Lewis County regulators have ruled that the proponent of a Vader-area gravel mine along the Cowlitz River must conduct an environmental impact study.
The decision is a victory for nearby landowners, who last July raised objections to the project and rezoning the land from farming to “mineral resource land.” Requiring an EIS will broaden the public’s ability to comment.
“This is in a floodplain, I have pictures to show that (the subject property) has been all under water several times during my lifetime,” said Dana Freeland, who owns farmland next to the proposed mine. “During the time that the rock pit is opened up, you get some of that water in there and it’s going to send silt and pollution onto the properties down below.”
Lewis County Community Development Associate Planner Brianna Teitzel announced Tuesday that Richard Smith of Precision Paving Plus LLC must do a full Environmental Impact Statement. Previously the county had just asked for Smith to complete a state Environmental Policy Act checklist, a much less thorough level of review.
Teitzel told the Lewis County Planning Commission that the next step is the scoping process, in which the public gets to weigh in on what issues and concerns the EIS must address. A public scoping hearing will be held some time next month, he said.
“Those issues (identified in the scoping process) will be a requirement to be addressed (in the EIS),” John Kliem, a planning consultant for Lewis County, told citizens at the meeting. “So, think carefully about what you’d like to see in that EIS and keep an eye out for that meeting.”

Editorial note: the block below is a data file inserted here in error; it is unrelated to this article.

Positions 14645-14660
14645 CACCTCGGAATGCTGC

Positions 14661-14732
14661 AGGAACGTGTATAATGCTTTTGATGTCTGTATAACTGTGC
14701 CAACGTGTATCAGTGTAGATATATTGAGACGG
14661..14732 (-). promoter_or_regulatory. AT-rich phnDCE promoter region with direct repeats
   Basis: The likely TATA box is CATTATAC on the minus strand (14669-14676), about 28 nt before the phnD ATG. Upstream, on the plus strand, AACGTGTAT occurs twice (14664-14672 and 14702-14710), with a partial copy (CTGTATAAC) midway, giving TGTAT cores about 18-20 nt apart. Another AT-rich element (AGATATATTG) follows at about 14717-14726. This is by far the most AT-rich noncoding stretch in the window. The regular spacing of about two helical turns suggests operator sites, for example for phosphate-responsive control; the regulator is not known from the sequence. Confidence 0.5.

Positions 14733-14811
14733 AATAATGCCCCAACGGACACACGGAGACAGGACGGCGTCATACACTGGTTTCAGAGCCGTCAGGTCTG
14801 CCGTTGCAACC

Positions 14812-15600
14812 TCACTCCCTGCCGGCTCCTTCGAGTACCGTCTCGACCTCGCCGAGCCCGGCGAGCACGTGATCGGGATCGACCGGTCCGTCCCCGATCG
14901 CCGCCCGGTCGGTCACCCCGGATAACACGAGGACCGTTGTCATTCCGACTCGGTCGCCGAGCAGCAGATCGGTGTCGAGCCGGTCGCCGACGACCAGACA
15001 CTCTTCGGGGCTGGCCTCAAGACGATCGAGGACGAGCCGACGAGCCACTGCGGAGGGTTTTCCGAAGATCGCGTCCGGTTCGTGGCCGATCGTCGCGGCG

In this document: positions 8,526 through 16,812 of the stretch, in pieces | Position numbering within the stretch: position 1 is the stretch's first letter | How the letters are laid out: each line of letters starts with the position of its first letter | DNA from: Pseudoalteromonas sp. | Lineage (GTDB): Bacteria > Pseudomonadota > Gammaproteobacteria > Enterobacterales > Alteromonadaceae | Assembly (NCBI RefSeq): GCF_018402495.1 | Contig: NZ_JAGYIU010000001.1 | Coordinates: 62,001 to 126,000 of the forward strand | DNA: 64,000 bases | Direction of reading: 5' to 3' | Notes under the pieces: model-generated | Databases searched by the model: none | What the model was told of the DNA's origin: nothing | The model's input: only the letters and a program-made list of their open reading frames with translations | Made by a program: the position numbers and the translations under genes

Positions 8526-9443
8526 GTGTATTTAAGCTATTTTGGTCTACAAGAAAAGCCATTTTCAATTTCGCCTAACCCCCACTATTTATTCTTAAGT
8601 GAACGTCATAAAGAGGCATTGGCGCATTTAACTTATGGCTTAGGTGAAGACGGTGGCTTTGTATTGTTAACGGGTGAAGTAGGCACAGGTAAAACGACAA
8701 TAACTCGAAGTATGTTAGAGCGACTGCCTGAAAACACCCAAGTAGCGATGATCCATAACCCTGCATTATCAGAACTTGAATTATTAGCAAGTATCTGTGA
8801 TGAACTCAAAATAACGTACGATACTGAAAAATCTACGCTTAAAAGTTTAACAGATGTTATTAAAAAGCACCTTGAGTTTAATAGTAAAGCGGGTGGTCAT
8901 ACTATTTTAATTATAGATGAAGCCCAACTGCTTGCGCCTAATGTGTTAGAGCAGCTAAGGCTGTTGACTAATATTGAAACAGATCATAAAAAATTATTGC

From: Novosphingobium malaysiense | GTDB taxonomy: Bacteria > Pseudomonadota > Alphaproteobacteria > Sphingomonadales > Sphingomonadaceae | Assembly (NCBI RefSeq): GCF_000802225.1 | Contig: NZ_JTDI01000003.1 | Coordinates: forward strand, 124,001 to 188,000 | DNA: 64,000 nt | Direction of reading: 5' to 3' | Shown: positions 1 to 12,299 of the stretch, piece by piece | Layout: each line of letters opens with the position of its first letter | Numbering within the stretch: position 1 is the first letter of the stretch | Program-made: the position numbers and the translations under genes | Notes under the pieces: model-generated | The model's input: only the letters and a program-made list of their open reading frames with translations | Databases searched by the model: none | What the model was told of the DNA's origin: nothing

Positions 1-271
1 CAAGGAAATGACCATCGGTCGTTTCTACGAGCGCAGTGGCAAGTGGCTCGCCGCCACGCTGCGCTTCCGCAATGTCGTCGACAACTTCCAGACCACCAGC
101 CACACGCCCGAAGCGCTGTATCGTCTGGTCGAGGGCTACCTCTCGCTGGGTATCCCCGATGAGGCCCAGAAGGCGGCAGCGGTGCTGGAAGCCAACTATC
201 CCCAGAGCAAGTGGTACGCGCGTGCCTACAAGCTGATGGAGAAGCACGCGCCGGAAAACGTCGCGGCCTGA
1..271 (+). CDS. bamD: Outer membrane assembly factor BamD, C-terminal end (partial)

Smith first applied to rezone the area to allow the gravel mining operation in December 2017, citing a “lack of mineral resources in the area.” He added the access to Interstate 5 is “ideal to serve the Centralia/Chehalis area.”
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According to Precision Paving Plus’ website, the company is described as “a professional site grading and asphalt paving contractor serving the Greater Vancouver/Portland Area.”
Lewis County’s parcel records show both parcels of land listed on the application are owned by Gene and Angela Watson, as part of a living trust. The Watsons signed as additional applicants with Smith.
Freeland’s worry stems from the land’s susceptibility to flooding and the impact the gravel pit would have on the surrounding area during a flood and her family farm, which she and her husband Mike have farmed “for the last 60-something years.”
“Just downstream from that is where Vader has (its) water intake,” Freeland continued. “They get their water from the Cowlitz River and then they treat it, so it could impact their water system, too.”
The subject property is across the river from L Rock Industries, Inc., a sand and gravel supplier for Lewis County. Scott Crossfield, a resident of Toledo, says the use of the land for mineral resources has negatively affected his day-to-day life.
He adds that most of the community feels the impacts of L Rock, and additional mining would make matters worse.
“Right now, the noise, it’s a nightmare,” Crossfield said. “Double it, right across the river. People have started to try and just move, because they realize, ‘I don’t know if the county is going to do anything to stop these people.’ ”
According to Kliem, the original application submitted by Smith included enough information to be accepted, but not to form a conclusion on the project’s environmental impact. “We decided more information was needed through the SEPA process,” Kliem said, explaning the decision to require a full EIS.
He had no estimate of how long it would take to complete the study, saying it will depend on Smith and just how what issues must be evaluated. “It can take a long time.”
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